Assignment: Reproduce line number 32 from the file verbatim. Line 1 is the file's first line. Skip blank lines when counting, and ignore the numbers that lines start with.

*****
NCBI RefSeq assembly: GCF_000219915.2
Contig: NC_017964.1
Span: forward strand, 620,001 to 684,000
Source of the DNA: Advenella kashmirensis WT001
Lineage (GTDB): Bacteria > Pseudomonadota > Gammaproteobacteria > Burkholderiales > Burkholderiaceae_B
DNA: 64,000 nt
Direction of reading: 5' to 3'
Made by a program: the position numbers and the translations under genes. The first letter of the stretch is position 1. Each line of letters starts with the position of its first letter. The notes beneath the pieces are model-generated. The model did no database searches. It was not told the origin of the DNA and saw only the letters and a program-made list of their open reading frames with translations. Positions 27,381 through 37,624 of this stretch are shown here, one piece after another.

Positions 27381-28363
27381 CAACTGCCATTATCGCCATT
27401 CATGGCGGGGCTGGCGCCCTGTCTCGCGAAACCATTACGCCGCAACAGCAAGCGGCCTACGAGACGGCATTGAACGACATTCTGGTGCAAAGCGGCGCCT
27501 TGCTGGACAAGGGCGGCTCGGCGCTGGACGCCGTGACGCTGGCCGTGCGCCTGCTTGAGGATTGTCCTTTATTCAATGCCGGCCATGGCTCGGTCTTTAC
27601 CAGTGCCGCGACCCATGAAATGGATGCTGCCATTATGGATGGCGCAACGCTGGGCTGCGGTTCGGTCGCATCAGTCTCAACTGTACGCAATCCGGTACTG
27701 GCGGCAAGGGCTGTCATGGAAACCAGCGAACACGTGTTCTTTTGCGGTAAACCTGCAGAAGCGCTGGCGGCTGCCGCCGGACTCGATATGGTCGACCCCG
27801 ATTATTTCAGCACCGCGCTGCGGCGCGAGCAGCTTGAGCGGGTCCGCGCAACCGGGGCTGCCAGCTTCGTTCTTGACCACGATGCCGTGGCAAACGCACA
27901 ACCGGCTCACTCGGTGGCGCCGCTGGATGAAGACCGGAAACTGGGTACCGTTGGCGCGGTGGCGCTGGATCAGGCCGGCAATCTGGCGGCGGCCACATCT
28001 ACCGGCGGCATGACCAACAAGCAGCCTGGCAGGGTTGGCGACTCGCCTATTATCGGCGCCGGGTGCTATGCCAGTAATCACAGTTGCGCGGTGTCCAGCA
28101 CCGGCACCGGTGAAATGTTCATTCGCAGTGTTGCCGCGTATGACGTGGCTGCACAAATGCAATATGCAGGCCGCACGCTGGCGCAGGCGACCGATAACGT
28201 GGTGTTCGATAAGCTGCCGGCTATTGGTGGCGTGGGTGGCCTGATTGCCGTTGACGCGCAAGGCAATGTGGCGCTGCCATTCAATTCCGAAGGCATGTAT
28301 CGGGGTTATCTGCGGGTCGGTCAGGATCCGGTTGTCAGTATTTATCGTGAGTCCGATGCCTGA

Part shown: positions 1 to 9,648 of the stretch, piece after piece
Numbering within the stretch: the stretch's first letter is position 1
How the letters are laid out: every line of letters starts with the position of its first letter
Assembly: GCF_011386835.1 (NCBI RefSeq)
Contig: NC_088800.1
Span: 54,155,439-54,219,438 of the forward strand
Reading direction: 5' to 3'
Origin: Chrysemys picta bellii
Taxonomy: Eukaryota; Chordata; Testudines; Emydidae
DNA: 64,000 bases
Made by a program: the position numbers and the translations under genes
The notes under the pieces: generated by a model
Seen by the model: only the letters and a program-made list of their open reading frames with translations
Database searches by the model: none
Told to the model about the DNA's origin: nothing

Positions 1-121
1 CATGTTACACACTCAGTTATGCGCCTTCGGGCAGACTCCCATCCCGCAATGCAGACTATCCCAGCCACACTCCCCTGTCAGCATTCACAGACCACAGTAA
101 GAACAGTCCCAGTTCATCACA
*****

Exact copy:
The notes under the pieces: generated by a model